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It Is Written
Typewriters couldn't doom handwriting -- and now Barbara Simmons hopes it survives the digital age, too.

By Barbara Simmons

I was eager for 3rd grade, anticipating penmanship practice and the transforming of my block printing into what I hoped would look like my mother's handwriting.  I had seen her write the looping "D" of her name, Dorothy, adding a curvilinear flourish at the end of her signature. I wanted to write like her.

Growing up in Waltham, Massachusetts, I learned the Rinehart method. William Rinehart was considered the "master of the ornate capital and the shaded letter." His company, located in town, taught Functional Handwriting. The typewriter had appeared; the art of penmanship threatened. But our school cursive lessons kept us moving our fingers, hands, shoulders and arms rhythmically.  We wrote compositions with handwriting as personal as our fingerprints. I wrote with an almost Liberace-type sweep, my finger sporting a writer's bump.

Cursive writing lessons remained in schools even as the Royal typewriter became more popular. Defensively, educators spoke about "an increase in discipline and character" because of cursive.

Now there is a current movement to take cursive writing from the elementary school curriculum, I see images of iPads and laptops and keyboards, far from that physical feeling of forming letters on paper, of learning how to hold a pencil and pen, of dipping above and below the lines with my inked ideas.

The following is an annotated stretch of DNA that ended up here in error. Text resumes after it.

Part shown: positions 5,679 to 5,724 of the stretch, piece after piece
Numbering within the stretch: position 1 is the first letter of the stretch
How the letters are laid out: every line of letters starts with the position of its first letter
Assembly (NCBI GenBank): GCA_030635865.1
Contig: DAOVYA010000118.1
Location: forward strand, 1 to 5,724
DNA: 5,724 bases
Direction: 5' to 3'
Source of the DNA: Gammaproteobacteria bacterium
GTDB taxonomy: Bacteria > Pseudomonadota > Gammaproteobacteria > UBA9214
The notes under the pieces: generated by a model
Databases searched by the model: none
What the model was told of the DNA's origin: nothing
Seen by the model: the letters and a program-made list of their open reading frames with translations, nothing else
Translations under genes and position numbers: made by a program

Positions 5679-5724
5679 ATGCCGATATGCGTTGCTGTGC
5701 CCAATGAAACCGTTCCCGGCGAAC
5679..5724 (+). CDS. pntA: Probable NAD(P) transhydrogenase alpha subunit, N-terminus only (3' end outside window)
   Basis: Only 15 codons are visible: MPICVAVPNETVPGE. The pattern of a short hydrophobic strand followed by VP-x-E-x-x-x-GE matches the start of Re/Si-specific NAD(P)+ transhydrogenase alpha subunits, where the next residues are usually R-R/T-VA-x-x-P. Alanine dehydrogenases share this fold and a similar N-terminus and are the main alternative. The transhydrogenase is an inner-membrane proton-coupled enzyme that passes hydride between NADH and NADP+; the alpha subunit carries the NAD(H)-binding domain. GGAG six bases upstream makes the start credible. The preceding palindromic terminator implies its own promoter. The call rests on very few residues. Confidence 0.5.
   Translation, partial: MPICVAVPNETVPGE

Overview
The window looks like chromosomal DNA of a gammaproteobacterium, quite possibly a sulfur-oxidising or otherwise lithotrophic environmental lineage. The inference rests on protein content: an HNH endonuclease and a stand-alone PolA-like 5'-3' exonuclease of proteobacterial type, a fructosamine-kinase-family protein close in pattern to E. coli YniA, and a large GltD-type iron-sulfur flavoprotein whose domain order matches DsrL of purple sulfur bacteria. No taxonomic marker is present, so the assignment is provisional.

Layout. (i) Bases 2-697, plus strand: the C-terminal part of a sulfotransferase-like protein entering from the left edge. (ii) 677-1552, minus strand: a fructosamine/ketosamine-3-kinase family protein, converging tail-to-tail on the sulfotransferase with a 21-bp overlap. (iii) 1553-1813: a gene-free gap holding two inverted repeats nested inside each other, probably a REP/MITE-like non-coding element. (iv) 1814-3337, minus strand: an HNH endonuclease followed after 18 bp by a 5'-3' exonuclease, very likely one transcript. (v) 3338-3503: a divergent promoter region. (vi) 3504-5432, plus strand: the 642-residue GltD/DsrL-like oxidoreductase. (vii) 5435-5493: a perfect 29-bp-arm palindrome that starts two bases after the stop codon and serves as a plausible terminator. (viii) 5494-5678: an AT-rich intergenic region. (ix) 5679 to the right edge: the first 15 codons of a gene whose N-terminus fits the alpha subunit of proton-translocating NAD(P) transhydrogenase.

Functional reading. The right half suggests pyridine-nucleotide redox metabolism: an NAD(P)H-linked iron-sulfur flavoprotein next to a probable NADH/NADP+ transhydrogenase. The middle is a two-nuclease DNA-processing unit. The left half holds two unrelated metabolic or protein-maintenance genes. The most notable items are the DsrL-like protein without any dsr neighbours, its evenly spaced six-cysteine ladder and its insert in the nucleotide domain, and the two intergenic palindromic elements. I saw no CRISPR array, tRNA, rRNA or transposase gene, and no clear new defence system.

I am not qualified to side with commentary from either camp to remove or retain cursive writing in schools. On one hand, I read that cursive can lead to more electrical activity in the brain; that it can aid literacy.  On the other are plausible arguments that cursive is not needed in a technological age.  Even the Post Office discourages cursive's use, so hard is it for optical recognition software to sort cursive addresses.

But my heart sides with keeping cursive in the curriculum. I want our children, and their children, to draw personal loops and flourishes as they sign documents for major moments in their lives, from deeds to licenses, not looking at Lucida Calligraphy or Brush Script from a list of simulated handwriting fonts for their John Hancock.

Tapping a keyboard simply doesn't look right.

With a Perspective, I'm Barbara Simmons.

Barbara Simmons is the director of College Counseling at Notre Dame High School in San Jose.

 

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